Rural America has become an increasingly productive space for critical inquiry and exploration for scholars in many disciplines. From school reform to policing, from healthcare to popular television shows, and everything in between, the rural United States is continually being explored from new vantage points. Current research suggests that rural communities share many of the same kinds of challenges in education, policing, poverty, and healthcare found in urban and suburban communities, disrupting long-standing assumptions about rural America. At the same time, academics and non-academics alike recognize that rural spaces and experiences are distinct.

This conference, sponsored by the Program in American Studies at Princeton University, will explore rural spaces, people, and the law throughout American history and the present. With this conference, we seek to bring together an interdisciplinary group of graduate student researchers and faculty respondents to ask interdisciplinary questions of the social, cultural, legal, religious, and intellectual experiences of rural life. What is “rural”, and how does law constitute a distinctly rural experience for those who live there? How do law, lived experience, and geography interact in distinct ways in rural places?

Alongside keynote speakers Angela Garcia and Lisa Pruitt, we expect participants may explore more specific questions such as, how has rural America changed over time and developed into what we know as rural today? How is policing understood socially by rural residents? What does employment mean when opportunities are dramatically limited because of geography? What is the place of religious commitment in the rural U.S.? In what ways are rural spaces “urban”? How is civic engagement—such as protests and boycotts—changed when anonymity is not possible?

We invite graduate students working in the fields of American Studies, Anthropology, History, Law, English, Political Science, Musicology, Geography, Sociology, Art History, and related fields to submit papers on topics including but not limited to law and:
  • Policing in rural communities
  • Economic opportunity
  • Religious commitment
  • Regional rural identity
  • Gender in rural spaces
  • Race in rural America—both within, and outside of, the South
  • Class and poverty in rural places
  • Local government law and rural politics
  • Federal policies impacting rural America
  • Farming and farm laborers
  • Hinterlands & Rural-Urban Relationships
  • Activism & Civic Engagement
  • Cultural stereotypes of rural America
  • Environmental studies
  • Rural research methods
  • Socio-legal studies
Please submit an abstract of no more than 400 words, a short biographical description, and your contact information by November 15, 2015. Proposals and questions should be sent to conference organizers Heath Pearson and Emily Prifogle at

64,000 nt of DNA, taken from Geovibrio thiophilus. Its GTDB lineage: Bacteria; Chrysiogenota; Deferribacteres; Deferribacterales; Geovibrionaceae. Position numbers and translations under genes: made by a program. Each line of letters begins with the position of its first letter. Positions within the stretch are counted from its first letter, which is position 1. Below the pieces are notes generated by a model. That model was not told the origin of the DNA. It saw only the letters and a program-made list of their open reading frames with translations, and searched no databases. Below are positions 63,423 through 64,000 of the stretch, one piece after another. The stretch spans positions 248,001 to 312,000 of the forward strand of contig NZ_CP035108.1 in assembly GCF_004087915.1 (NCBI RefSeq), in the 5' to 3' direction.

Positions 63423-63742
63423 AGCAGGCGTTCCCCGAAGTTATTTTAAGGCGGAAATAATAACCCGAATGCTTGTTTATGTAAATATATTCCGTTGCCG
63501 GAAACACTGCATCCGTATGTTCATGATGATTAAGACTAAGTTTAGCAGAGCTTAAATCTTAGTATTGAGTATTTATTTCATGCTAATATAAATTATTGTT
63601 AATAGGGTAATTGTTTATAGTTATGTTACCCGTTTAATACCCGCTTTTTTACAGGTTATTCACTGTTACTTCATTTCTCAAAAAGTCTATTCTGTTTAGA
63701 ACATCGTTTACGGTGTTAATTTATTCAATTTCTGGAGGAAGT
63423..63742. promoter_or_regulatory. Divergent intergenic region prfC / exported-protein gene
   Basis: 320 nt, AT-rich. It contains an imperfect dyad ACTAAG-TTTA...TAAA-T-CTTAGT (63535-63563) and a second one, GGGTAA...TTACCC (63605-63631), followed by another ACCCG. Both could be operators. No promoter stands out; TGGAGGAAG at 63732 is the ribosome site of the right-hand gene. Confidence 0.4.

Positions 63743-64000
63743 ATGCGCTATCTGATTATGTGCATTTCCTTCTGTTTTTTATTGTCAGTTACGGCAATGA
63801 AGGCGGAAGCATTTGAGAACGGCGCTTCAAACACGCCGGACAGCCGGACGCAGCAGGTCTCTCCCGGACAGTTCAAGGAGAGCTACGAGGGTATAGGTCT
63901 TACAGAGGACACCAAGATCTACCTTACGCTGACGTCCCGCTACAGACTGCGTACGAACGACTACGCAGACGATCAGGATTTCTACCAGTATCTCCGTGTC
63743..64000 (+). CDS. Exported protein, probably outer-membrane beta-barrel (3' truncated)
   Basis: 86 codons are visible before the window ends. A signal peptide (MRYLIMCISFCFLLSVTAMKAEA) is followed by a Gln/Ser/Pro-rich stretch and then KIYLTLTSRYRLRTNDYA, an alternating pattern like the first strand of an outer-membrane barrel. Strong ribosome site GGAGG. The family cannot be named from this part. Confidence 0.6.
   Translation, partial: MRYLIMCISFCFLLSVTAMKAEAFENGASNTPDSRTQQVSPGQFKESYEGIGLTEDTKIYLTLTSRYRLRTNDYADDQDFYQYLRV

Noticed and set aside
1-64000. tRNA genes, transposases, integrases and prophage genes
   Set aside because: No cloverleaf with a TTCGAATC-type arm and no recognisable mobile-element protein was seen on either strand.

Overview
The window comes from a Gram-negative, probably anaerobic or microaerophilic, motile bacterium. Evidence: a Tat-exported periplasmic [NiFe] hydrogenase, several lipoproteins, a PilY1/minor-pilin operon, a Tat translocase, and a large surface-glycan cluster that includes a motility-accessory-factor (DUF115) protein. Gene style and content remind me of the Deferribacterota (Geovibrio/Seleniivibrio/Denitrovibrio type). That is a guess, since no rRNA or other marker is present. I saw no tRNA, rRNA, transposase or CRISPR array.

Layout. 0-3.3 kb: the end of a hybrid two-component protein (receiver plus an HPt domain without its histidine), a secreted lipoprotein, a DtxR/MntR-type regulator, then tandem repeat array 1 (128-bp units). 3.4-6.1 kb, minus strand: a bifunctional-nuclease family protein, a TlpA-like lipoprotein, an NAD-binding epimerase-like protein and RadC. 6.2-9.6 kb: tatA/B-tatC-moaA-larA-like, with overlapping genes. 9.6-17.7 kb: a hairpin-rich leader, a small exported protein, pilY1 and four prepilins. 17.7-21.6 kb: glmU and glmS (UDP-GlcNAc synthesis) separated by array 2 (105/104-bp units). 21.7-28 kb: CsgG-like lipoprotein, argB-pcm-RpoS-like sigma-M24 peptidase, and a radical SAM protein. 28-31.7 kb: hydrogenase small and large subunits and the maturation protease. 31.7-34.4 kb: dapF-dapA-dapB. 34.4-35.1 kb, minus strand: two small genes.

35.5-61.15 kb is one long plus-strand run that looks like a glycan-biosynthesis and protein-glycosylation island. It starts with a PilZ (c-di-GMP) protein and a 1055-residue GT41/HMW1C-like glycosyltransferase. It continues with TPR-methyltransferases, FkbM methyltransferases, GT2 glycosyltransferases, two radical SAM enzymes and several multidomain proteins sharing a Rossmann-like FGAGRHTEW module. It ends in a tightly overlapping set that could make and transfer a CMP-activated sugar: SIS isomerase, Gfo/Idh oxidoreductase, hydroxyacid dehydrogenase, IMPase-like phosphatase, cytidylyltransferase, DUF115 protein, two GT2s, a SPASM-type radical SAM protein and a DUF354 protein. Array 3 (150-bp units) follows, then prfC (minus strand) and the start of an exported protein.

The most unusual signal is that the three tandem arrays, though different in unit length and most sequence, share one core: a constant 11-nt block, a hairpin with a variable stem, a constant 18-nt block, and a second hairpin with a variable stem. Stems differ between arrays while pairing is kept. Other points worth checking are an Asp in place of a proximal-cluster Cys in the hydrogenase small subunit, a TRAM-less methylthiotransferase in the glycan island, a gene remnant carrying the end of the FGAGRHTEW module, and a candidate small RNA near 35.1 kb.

Tuesday, September 15, 2015

There is a new leader in Australia. Will there be a shift in policies on climate, domestic violence, and indigenous affairs?

Full disclosure: I think Australia is absolutely captivating.

For those who do not keep a close eye on Australian politics, there has been a sea change in the Australian government from Monday.  The Liberal (the Liberal Party is the right wing of Australia politics, Labour is the left wing) Party won the General Election in 2013 under the leadership of conservative Catholic Tony Abbott.  In recent months, Abbott's poll numbers have plummeted over his handling of critical issues, including asylum seekers and offshore detention, reducing climate change policies, cutting spending to indigenous communities, and gay marriage.  Basically, all of the things you expect a conservative politician to do.

On Monday, there was a coup in the Liberal Party, and after a vote of 54-44, Abbott was booted out of the premiership and replaced by Malcolm Turnbull.  Malcolm Turnbull is something of a meteor in Australian politics, and definitely on the left of the centre-right Liberals.  You can read all about his career here (its fascinating, but not particularly pertinent).  

There are, however, a series of policy issues affecting the rural Australian community that I will tackle over the next several weeks as Turnbull's premiership gets its feet.  In this post, I would like the lay the stage for the three major policy issues affecting rural Australians. 

Climate & Environmental Laws

Climate policy is a global issue and it has acute impacts on rural communities.  Rural Australians face similar issues to rural Californians: water shortages and single-industry communities.  In Australia, one massive industry driving many rural economies is mining.  The Carmichael coal mine in Queensland has come under enormous challenges lately. A federal court recently overturned the environmental minister (and one of the few Abbott ministers keeping the same brief) Greg Hunt's approval of the mine went against internal ministry advice on impacts to two threatened species.  As a response to these challenges, the Federal government has proposed changes to environmental laws that prevent "'environmental saboteurs' using courts to delay big projects...."  Caught up in these changes is the other stalwart industry of rural Australia: agriculture.